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Methods for Estimating the Economic Impacts of Transportation Improvements: An Interpretive Review. of Transportation Improvements


  • Michael Iacono
  • David Levinson

    () (Nexus (Networks, Economics, and Urban Systems) Research Group, Department of Civil Engineering, University of Minnesota)


Transportation analysts and the public decision-makers they support are confronted with a broad range of analytical tools for estimating the economic impacts of improvements to transportation networks. Many of the available models operate at different scales and have distinctly different structures, making them more or less appropriate for analyzing the impacts of different types of projects. Here, we review several of the economic methods and models that have been developed for analyzing the impact of transportation improvements, giving special attention to types of projects that add highway capacity in urban areas. We review project-based methods, including beneÞt-cost analysis and several analytical software tools developed by the Federal Highway Administration (FHWA) for economic analysis of transportation investment. We then move on to aggregate and disaggregate-level econometric methods, including regional economic models, hedonic price functions, production functions and cliometric analyses. We also devote some attention to the role of induced demand in economic evaluation, since it is often one of the most uncertain and confounding factors faced by those charged with conducting economic evaluation of transportation projects.

Suggested Citation

  • Michael Iacono & David Levinson, 2008. "Methods for Estimating the Economic Impacts of Transportation Improvements: An Interpretive Review. of Transportation Improvements," Working Papers 000041, University of Minnesota: Nexus Research Group.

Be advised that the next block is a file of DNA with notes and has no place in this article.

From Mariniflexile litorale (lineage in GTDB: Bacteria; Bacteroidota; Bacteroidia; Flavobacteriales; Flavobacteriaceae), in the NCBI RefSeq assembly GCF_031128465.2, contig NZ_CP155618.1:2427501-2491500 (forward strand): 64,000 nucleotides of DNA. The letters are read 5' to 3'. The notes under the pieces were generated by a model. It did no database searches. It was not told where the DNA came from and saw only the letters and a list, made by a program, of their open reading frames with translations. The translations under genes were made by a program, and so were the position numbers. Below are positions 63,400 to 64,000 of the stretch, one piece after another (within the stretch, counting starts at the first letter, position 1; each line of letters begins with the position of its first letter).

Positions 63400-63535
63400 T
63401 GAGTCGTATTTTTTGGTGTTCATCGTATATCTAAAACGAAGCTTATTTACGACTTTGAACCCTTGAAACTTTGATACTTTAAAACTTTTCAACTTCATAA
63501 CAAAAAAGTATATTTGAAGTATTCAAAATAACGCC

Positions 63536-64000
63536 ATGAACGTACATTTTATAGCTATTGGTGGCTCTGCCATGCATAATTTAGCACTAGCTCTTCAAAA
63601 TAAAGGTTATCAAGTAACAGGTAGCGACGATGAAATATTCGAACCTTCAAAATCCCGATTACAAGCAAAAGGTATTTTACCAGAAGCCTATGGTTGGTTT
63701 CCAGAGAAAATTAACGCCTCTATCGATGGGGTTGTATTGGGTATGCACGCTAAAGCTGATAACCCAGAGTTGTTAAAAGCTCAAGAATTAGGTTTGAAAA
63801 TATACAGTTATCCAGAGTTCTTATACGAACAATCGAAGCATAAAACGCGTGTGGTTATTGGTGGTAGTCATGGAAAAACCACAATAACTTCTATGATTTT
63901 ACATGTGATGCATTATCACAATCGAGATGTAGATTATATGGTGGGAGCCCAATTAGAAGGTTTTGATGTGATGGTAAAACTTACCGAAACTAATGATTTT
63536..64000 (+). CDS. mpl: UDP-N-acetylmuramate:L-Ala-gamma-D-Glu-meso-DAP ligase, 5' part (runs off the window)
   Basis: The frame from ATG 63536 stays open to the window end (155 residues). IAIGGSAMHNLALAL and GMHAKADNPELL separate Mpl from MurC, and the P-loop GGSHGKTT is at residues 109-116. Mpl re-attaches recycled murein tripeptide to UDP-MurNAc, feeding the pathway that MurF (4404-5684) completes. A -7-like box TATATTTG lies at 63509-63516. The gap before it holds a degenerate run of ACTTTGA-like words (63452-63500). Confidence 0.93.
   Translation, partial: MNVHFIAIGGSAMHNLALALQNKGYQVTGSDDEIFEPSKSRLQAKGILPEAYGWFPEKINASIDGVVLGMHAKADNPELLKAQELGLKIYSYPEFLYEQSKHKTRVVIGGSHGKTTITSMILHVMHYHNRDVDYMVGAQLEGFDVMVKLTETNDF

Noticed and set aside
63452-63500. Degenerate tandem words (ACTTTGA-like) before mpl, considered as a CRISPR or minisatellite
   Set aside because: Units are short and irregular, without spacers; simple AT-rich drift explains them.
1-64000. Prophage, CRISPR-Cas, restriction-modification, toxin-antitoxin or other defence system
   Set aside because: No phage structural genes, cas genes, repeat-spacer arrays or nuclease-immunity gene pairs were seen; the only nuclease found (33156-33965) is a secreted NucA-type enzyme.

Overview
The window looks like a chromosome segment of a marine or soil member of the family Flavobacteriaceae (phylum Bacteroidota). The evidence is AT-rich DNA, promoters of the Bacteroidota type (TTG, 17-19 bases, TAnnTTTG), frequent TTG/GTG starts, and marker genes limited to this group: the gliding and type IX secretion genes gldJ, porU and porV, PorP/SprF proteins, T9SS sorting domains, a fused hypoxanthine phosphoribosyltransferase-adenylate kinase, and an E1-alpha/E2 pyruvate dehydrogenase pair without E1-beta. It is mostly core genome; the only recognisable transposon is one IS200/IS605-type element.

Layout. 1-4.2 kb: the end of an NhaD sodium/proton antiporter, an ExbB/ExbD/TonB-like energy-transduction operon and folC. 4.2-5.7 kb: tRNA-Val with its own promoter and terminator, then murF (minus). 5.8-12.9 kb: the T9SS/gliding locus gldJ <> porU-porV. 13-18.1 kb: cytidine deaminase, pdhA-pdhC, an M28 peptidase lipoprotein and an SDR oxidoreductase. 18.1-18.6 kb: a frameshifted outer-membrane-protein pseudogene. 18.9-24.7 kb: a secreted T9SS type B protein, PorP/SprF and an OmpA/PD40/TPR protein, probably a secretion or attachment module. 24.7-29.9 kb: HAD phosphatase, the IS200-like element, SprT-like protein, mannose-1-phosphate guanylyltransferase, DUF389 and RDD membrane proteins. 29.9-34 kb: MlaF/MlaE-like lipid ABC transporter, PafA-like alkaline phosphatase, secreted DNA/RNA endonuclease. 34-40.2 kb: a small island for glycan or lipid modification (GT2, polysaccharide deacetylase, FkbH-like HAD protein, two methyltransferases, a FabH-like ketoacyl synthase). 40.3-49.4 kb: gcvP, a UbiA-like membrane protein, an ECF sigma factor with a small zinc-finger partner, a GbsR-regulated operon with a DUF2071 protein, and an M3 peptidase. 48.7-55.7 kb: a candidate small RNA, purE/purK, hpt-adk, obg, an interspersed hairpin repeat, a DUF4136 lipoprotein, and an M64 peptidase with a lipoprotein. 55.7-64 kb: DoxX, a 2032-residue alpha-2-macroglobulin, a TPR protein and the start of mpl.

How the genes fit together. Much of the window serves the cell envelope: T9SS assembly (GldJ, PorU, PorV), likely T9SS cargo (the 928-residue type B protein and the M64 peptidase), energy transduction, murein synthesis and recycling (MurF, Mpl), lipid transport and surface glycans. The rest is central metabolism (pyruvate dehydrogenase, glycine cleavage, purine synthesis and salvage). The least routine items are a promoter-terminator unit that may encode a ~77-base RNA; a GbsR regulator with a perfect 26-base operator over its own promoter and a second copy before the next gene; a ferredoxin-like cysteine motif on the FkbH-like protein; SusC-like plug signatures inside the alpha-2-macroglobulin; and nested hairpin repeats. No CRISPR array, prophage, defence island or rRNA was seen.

• Handle: RePEc:nex:wpaper:estimatingeconomicimpact

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    References listed on IDEAS

    1. Paul Anderson & David Levinson & Pavithra Parthasarathi, 2011. "Accessibility Futures," Working Papers 000088, University of Minnesota: Nexus Research Group.
    2. Wachs, Martin & Kumagai, T. Gordon, 1973. "Physical accessibility as a social indicator," Socio-Economic Planning Sciences, Elsevier, vol. 7(5), pages 437-456, October.
    3. Handy, Susan, 1994. "Highway Blues: Nothing a Little Accessibility Can't Cure," University of California Transportation Center, Working Papers qt66k8b8bz, University of California Transportation Center.
    4. David Levinson & Ajay Kumar, 1994. "The Rational Locator: Why Travel Times Have Remained Stable," Working Papers 199402, University of Minnesota: Nexus Research Group.
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    More about this item


    Economic Impact; Benefit-Cost Analysis;

    JEL classification:

    • R41 - Urban, Rural, Regional, Real Estate, and Transportation Economics - - Transportation Economics - - - Transportation: Demand, Supply, and Congestion; Travel Time; Safety and Accidents; Transportation Noise
    • R48 - Urban, Rural, Regional, Real Estate, and Transportation Economics - - Transportation Economics - - - Government Pricing and Policy
    • D63 - Microeconomics - - Welfare Economics - - - Equity, Justice, Inequality, and Other Normative Criteria and Measurement

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